As I noted above in commenting on the critical responses to Quine up through the mid-60s, all this important philosophical work was in vain and made no noticeable difference whatsoever.

And that’s the way we live now until, inevitably, post-classical Analytic philosophy goes down into the ash-heap of history (Hanna, 2021: chs. XVII-XVIII)—just as its social-institutional predecessor, neo-Kantian philosophy, did in the late 1920s and early 30s, almost exactly a century ago.


(Burge, 1992). Burge, T. “Philosophy of Language and Mind: 1950-1990.” Philosophical Review 101: 3-51.

(Descartes, 1984). Descartes, R. “Meditations on First Philosophy.” In R. Descartes, The Philosophical Writings of Descartes. Trans. J. Cottingham et al. 3 vols., Cambridge: Cambridge Univ. Press. Vol. 2. Pp. 3-62.

(Hanna, 2001). Hanna, R. Kant and the Foundations of Analytic Philosophy. Oxford: Clarendon/Oxford Univ. Press. Available online in preview at URL = <>.

(Hanna, 2015). Hanna, R. Cognition, Content, and the A Priori: A Study in the Philosophy of Mind and Knowledge . THE RATIONAL HUMAN CONDITION, Vol. 5. Oxford: Oxford Univ. Press. Available online in preview at URL = <>.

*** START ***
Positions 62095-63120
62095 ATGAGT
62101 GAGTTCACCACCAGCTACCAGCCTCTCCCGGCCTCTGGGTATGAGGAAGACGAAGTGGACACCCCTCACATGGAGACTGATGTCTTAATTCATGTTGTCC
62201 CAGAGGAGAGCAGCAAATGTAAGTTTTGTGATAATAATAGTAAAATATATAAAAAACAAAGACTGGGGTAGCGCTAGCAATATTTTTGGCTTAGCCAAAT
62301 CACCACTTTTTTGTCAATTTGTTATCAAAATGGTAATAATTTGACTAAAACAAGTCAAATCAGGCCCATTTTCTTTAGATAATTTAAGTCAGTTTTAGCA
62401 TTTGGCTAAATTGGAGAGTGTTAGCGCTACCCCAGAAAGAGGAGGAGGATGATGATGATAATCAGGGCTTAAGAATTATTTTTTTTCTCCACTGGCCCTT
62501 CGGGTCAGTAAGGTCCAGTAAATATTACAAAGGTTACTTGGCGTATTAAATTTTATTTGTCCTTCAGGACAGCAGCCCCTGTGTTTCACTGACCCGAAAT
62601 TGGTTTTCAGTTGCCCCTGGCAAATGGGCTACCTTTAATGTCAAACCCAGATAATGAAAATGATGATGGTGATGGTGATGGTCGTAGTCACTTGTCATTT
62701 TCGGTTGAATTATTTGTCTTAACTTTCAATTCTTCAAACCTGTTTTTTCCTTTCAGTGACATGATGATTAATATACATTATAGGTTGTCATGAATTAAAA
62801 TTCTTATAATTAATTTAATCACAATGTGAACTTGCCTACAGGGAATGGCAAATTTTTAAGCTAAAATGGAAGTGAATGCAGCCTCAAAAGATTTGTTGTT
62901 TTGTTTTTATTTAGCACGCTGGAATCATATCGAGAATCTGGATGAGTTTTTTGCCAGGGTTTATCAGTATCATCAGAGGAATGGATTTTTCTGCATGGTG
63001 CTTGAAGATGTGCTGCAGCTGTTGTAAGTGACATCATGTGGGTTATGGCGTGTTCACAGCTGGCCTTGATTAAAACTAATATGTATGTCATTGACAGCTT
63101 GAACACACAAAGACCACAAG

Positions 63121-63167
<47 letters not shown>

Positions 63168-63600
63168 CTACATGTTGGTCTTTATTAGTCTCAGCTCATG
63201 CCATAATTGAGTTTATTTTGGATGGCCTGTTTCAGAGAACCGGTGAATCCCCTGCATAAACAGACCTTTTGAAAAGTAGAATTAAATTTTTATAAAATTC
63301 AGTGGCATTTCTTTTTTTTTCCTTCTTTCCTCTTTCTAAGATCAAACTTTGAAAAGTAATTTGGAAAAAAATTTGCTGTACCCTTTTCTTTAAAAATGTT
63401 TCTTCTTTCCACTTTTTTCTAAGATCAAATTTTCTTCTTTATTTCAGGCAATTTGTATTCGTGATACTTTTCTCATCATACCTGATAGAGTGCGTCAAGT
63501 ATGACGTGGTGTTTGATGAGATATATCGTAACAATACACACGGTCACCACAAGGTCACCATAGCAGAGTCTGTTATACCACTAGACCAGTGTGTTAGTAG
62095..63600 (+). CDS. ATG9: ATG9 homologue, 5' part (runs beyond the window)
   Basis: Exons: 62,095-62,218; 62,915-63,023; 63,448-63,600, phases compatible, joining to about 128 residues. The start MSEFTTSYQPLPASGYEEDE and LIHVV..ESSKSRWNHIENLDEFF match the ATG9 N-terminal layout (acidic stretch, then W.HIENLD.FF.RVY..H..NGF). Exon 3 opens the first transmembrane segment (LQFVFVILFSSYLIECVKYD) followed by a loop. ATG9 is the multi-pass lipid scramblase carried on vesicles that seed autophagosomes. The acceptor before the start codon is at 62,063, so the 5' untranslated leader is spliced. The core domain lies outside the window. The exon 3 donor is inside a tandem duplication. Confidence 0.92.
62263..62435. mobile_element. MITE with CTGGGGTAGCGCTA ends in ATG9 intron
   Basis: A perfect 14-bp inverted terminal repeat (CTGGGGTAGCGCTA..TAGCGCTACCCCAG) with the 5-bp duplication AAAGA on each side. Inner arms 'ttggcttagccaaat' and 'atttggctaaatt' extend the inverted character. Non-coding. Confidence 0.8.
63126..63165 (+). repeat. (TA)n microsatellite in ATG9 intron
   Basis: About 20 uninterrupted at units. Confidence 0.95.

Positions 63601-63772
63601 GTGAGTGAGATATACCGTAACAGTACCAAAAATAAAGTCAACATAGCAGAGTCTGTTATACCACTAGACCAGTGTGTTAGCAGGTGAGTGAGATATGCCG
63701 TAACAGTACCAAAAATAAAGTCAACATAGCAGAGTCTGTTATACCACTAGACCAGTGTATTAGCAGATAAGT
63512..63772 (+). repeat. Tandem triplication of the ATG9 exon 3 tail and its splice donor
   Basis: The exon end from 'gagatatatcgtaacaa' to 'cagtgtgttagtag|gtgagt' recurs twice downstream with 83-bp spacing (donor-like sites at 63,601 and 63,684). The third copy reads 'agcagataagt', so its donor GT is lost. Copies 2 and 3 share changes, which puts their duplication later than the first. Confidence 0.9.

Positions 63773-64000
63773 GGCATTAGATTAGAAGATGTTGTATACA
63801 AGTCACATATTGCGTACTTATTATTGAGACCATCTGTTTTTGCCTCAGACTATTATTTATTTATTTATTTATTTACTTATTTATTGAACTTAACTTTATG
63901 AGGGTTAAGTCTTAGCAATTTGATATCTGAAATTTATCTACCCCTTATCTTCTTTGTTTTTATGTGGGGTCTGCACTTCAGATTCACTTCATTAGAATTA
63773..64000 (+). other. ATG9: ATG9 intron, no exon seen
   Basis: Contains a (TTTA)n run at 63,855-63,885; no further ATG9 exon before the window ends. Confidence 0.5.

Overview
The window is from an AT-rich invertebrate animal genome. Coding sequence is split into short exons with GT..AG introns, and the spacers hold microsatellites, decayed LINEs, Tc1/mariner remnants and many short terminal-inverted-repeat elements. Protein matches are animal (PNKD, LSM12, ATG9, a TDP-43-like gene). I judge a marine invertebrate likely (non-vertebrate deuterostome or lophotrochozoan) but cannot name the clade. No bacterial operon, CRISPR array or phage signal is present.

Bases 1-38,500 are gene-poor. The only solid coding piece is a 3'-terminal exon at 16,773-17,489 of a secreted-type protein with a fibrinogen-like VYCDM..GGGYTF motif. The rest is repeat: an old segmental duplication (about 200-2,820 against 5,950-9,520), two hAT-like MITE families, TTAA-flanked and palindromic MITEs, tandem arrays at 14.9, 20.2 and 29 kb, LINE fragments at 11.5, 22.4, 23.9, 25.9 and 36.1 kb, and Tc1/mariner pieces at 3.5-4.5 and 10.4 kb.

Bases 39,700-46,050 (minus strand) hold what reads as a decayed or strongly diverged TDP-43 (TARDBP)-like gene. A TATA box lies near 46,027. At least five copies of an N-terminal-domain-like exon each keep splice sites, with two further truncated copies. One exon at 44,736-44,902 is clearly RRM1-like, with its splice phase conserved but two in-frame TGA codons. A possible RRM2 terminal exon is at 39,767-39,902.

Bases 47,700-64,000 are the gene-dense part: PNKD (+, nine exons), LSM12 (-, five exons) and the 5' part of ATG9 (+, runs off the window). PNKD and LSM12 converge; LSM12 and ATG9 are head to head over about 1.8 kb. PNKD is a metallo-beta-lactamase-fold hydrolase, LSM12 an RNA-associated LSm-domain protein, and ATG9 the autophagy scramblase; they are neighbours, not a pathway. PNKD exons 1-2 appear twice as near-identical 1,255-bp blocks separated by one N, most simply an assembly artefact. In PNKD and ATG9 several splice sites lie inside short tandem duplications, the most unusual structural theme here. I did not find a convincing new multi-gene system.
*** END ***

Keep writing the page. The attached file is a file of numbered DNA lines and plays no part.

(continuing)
(Hanna, 2017c). Hanna, R. “Kant, the Copernican Devolution, and Real Metaphysics.”In M. Altman (ed.), Kant Handbook. London: Palgrave Macmillan. Pp. 761-789.

(Hanna, 2021). Hanna, R., The Fate of Analysis: Analytic Philosophy From Frege to The Ash-Heap of History. New York: Mad Duck Coalition. Affordably available in hardcover, softcover, and Epub at URL = <>.

An annotated, encyclopedic philosophical dictionary or philosophical lexicon — an endless work-in-progress, forever open to critical examination, revision, and updating.

If you feel so inclined, please feel free to show your support for Robert via his Patron page ( or purchase his recently published book, The Fate of Analysis (2021).

The Fate of Analysis (2021)

Robert Hanna’s twelfth book, The Fate of Analysis, is a comprehensive revisionist study of Analytic philosophy from the early 1880s to the present, with special attention paid to Wittgenstein’s work and the parallels and overlaps between the Analytic and Phenomenological traditions.

By means of a synoptic overview of European and Anglo-American philosophy since the 1880s—including accessible, clear, and critical descriptions of the works and influence of, among others, Gottlob Frege, G.E. Moore, Bertrand Russell, Alexius Meinong, Franz Brentano, Edmund Husserl, The Vienna Circle, W.V.O. Quine, Saul Kripke, Wilfrid Sellars, John McDowell, and Robert Brandom, and, particularly, Ludwig Wittgenstein—The Fate of Analysis critically examines and evaluates modern philosophy over the last 140 years.

In addition to its critical analyses of the Analytic tradition and of professional academic philosophy more generally, The Fate of Analysis also presents a thought-provoking, forward-looking, and positive picture of the philosophy of the future from a radical Kantian point of view.